mm. Me too. After this thread my Iceland guidebooks seem to have magically made their way into the loo on their own.
remi_mcm - on 21 Mar 2013
In reply to AlisonSmiles: Hi,
Spent 3 months (June, July August) in Iceland in 2011. Icelands one of those places where the touristy (accessible) things are really beautiful and amazing, but the hidden gems are so much better and very often not that far off the beaten track!

Ive gone around the Island 3 times, and walked South to North across it once, Ive done some of the summits on the west coast (Snaefellsnes peninsula) and South (Skaftafell). Also tried to walk from Djupavik (Northwest fjords) to Hornstrandir and that whole area, but a slipped disc and stomach infection turned me round.

In honesty that tourist destination are nice, apart from I would stay well clear from the blue lagoon fiasco! Its expensive and not that super special . If youve got 5 weeks, I would do the laugavegur, starting from Skogarfoss in the South, and go over Fimmvorduhals (I saw magma at the top) into Thorsmork and then start the trail. In good conditions, and fitness this should take you 3-4 days to Landmannalaugar. If you want to continue North from here PM me and Ill give detail. Ps. You can also send food via bus service to Landmannalauger if you want to stay around there for a week. There is so much more to see here (lml) than meets the eye!

now Snaefellsnes peninsula is huge, but so incredibly varied. So much hidden stuff on this peninsula! there is alot to see but it can be pretty far apart. Stykkisholmur in the north of the peninsula is a nice village, and I would highly recommend taking the ferry (if you look young you can blag your way on as a child, cheaper £, ive got a beard and it worked :P) north to the west fjords, and make a decision to go west or east. Id go west, get to Latrabjarg (big cliffs) and walk the entirety of them (14km) and get to a red sand beach camp, and come back the next day. You can hitch along the road around towards Isarfjordur, saves having to wait/pay for a bus. Dyjnandifoss is on the way, as well as many other hidden gems (hot pools, sorry wont divulge exact location). The peninsula around bildudalur has a road, known as the "icelandic death road" you can walk it 1-2 days, but my gosh is it scary in a car! totally worth the detour...at the tip of the peninsula is also Icelands most haunted valley :P Remember in the NW fjords, getting somewhere takes agggeeessss cause you have to travel the full length of the fjord!

If you can get to Hornstrandir then GO!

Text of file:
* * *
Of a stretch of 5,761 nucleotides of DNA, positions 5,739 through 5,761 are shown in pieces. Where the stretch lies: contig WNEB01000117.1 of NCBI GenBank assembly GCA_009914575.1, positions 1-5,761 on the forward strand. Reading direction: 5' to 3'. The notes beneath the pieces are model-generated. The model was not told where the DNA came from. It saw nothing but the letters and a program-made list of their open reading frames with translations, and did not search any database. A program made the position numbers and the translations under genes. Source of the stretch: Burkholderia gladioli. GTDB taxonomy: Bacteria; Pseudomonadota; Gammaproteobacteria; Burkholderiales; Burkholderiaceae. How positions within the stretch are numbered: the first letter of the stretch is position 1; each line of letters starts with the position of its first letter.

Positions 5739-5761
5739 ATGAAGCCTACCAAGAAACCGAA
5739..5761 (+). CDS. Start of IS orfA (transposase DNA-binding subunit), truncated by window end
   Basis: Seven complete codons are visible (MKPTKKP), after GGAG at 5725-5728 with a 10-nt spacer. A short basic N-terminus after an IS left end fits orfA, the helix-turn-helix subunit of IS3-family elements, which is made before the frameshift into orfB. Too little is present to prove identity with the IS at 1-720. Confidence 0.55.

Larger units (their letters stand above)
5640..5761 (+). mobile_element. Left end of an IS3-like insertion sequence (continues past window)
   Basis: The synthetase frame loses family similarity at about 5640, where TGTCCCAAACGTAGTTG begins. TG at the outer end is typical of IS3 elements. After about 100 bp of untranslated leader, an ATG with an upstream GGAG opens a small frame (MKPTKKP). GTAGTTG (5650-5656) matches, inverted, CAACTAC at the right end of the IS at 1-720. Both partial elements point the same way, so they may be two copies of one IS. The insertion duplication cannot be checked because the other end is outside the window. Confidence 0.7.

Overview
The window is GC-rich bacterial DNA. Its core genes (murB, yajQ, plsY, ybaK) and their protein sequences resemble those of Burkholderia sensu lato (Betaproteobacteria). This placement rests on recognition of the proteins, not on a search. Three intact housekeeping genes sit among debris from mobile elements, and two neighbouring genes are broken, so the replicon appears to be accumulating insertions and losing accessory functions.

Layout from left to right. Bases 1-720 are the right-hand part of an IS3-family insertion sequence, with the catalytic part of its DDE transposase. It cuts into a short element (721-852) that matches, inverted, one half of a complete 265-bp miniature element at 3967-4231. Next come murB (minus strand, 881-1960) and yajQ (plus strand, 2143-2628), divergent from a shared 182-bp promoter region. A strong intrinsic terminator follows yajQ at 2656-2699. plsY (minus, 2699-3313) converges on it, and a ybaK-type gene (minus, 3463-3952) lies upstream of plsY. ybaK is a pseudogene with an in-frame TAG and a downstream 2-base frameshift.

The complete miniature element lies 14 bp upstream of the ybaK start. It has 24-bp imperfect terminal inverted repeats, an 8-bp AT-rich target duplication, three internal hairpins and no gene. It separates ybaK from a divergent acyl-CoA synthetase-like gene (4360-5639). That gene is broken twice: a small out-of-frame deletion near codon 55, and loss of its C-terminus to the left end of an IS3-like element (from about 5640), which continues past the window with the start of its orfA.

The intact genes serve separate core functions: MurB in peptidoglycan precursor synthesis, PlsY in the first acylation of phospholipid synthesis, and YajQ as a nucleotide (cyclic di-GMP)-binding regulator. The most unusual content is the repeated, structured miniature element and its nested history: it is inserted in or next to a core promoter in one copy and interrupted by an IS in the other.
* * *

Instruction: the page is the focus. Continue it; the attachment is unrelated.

North: The hills behind akuryri are pretty magical, and easy to get lost in when the fog drops down. Godafoss is also up there, if your a competent swimmer and not to scared the waterfall area make for a fantastic (chilly) swim!

Myvatn is nice, but not that special....Hverfell makes for a fantastic scree (ash) run. I can provide you with details of a beautiful walk to the Akureyri walking club hut from myvatn. The hut is literally on the green border of the icelandic desert.

Asbergi Trail, start from Myvatn => Krafla => Dettifoss and then join the trail. the trail has an upper and a lower, the lower literally follows the mighty river, and is so much better! Iceland can be quite bleak at moments, but the lower trail makes you feel like in a jungle at times!

Im sure the east coast is nice, but I only ever got very wet and cold there....

Spent 5 days in Jokulsarlon (Glacier Lagoon) its magical and seriously have a wander up and onto the glacier, it offers so much magic at 3am when the sunrises!

Skaftafell is pretty fantastic, but get off the trail and just go rogue, we camped up high in the park (Sshhh!)

Well I could go on forever about where to go.

We camped 94 days in a row, and only hitched around
Camp Wild where you can, its free and so much nicer, if you camp in a town/nat park, just arrive late and leave early to not pay, or just make silly games with the wardens and youll probably get away with it :P

We ran out of money half way through, and then just asked around for food from shops/restaurants/gas stations at the end of the day, we probably ate better this way.

If you want some pics, see my Iceland 2011 folder here: http://www.flickr.com/photos/rmcmurtry/sets/72157628867701727/

Or my friends pages: https://www.vimeo.com/35960543 OR http://willcopestakemedia.wordpress.com/

email him or myself for any more detail, info or whatever. Hope you have a great time

Tim Chappell - on 21 Mar 2013
In reply to AlisonSmiles:

The pointiest hill in Iceland (AFAIK) is Baula. It's the same height as Am Basteir (but much easier). It's a nice little walk. Do it.


There are some pictures of my walk up it in my Gallery, too.
Mark Bull - on 21 Mar 2013
In reply to Tim Chappell:

You call that pointy? I raise you Hraundrangi

remi_mcm - on 22 Mar 2013
In reply to Tim Chappell:

Have a go on Kirkjufell, Its quite steep with 2/3 very exposed sections, protected by old blue boat rope wrapped around grass tufts.


View from top: http://www.flickr.com/photos/rmcmurtry/8066195006/in/set-72157628867701727/

Ps. Avoid the Fulmars :P

This topic has been archived, and won't accept reply postings.